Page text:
Tuesday, February 02, 2010
Power training is a delicate balance between rational and irrational. Yesterday’s harebrained scheme pushed it too far but, hopefully, not so far as to interfere with my program. As Nigel wrote on my Facebook last night, “it’s such a fine line between stupid and clever.”
I mentioned the dangers of power training the other day. Whenever I’m at my limit I’m always trying to gauge whether or not it’s too much and attempting to back off before I hit the inevitable “one move too many”. Until Sunday, each successive workout was building on the prior workout fairly substantially. But my program isn’t for one sport. It’s a hybrid with the aim of concurrently building different energy system fitness for different sports at the same time. Friday I’d done a hard 2.5 hours of running on the trails. Saturday Romney and I did an easy six. Easy, but still six hours on uneven snow with probably 4,000’ of elevation gain. Sunday I was a little tired.
In all training for climbing I used to have a rule that if I warmed up and didn’t feel right I bagged the workout. (I still have it, though I haven’t seriously trained for climbing in ages so used to seemed more appropriate). So after 30 minutes or so of easy climbing I stopped.
Yesterday I completed my warm-up. I wasn’t feeling strong but proceeded anyway because I felt fine, just not strong. I’ve been upped the resistance I use on the simulation I’ve set of my project each workout. Day one it was everything I could do to just do the moves, and then complete the three individual sections. Subsequent workouts added weight (using a vest) until I could hike each move first today. Today the plan was to add ankle weights.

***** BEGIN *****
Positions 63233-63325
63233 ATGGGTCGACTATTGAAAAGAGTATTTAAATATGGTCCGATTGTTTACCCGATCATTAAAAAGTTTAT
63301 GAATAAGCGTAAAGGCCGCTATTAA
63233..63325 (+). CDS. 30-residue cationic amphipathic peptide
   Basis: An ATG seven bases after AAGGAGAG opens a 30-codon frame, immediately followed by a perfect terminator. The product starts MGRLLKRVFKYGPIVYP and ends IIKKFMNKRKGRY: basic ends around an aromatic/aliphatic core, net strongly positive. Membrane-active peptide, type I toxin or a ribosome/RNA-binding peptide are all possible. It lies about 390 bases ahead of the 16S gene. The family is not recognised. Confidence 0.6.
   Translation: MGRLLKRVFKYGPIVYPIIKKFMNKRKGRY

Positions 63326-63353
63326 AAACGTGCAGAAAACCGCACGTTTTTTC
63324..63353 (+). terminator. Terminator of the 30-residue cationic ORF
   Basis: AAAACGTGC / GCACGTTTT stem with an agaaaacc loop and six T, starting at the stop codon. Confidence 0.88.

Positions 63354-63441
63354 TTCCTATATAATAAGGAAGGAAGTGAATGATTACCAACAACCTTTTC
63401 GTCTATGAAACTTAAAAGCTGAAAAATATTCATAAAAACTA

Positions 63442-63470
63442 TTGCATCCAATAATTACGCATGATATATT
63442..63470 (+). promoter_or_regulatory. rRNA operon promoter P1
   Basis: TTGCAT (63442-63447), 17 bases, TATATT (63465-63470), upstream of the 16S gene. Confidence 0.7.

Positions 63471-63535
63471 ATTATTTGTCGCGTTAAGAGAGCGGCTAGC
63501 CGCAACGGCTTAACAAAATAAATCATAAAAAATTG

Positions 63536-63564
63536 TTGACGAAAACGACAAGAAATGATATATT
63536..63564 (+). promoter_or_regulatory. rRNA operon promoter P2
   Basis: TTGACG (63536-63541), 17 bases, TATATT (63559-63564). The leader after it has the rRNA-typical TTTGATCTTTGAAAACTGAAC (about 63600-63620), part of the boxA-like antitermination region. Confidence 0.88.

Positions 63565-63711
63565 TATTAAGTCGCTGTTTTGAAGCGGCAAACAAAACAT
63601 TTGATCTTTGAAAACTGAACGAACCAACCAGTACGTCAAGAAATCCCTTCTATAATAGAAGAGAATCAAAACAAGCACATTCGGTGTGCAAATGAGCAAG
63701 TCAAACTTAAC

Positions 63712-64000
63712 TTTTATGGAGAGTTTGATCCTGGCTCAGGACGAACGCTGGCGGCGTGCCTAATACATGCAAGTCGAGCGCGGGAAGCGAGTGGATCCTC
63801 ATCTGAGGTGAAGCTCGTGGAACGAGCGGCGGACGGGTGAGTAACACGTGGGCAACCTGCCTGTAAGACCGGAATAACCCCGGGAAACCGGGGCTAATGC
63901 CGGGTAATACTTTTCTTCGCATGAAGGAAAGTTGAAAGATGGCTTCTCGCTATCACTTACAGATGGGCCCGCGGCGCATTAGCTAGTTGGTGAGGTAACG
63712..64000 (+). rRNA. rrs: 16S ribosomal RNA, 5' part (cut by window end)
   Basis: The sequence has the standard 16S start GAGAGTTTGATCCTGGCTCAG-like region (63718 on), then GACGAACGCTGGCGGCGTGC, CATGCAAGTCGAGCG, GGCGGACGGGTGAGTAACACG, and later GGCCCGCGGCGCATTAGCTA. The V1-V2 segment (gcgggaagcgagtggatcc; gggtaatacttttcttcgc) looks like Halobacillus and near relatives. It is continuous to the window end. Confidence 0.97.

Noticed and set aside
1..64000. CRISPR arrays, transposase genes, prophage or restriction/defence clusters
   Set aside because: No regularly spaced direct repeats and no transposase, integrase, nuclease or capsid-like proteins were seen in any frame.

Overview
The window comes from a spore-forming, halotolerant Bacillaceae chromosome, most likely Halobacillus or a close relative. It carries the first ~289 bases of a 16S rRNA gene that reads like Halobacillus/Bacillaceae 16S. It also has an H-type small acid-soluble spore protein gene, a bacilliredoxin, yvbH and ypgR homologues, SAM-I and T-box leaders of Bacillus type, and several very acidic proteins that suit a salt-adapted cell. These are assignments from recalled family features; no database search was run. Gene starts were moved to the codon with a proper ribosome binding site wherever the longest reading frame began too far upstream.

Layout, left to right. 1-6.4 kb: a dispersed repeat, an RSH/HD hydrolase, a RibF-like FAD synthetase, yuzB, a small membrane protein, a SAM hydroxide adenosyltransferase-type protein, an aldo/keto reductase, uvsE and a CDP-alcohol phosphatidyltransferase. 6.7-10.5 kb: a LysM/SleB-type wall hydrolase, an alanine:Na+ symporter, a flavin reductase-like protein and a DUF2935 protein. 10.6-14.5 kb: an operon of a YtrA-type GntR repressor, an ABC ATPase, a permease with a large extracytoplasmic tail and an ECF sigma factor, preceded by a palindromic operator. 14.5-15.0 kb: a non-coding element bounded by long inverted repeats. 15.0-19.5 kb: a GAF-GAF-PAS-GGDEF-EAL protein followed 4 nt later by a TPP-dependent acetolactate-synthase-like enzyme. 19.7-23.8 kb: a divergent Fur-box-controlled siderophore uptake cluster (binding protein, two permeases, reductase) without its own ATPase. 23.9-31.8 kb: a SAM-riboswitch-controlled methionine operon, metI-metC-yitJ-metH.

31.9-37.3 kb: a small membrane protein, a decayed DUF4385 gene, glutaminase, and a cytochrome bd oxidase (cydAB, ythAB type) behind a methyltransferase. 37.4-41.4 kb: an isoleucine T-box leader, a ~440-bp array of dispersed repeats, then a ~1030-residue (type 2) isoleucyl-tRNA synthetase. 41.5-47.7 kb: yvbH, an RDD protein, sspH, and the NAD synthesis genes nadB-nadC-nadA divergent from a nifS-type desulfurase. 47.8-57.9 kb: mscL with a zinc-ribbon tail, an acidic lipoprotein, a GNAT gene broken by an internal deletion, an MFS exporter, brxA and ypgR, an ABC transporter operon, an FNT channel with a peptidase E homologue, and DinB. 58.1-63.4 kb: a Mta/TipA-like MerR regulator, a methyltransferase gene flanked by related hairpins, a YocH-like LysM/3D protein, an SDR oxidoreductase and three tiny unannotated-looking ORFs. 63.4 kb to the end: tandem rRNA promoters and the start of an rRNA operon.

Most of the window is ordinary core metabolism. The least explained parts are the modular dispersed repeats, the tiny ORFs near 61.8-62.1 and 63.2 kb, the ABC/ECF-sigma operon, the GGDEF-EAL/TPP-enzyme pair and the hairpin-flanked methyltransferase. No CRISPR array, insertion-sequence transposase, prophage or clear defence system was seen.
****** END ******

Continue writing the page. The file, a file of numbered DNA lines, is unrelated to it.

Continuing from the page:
Then I got a bright idea (these inevitably go wrong). Instead of using my small ankle weights on my ankles I opted for the larger ones and put the small weights on my wrist. I did a few easy moves on big holds and then cranked up Big Bottom and went for my project.
And wrong it went. I tweaked a finger. Not bad, but definitely a tweak. Feeling that it might be minor enough to finish the workout as long as I stopped climbing I rested and then began my hangboard session. It lasted two sets or so before I became certain it was at least some kind of injury and was off to ice. This morning it feels good. Almost 100%, but still, almost. Time will tell. Certainly shutting the workout down was the right choice .Whether I stopped early enough remains to be seen. If I did I’ve dodged a shit sandwich.
The crazy thing, really, is that can’t stop thinking about whether I can do the moves weighted down as I was. I think that I can, in fact, if my joints remain intact. And that is the crazy drug of power training. Our bodies only go to 10. We’re always trying to push them to 11.
video:ben's i-phone captures an attempt on the delicate slab climb, 'lick my love pump.'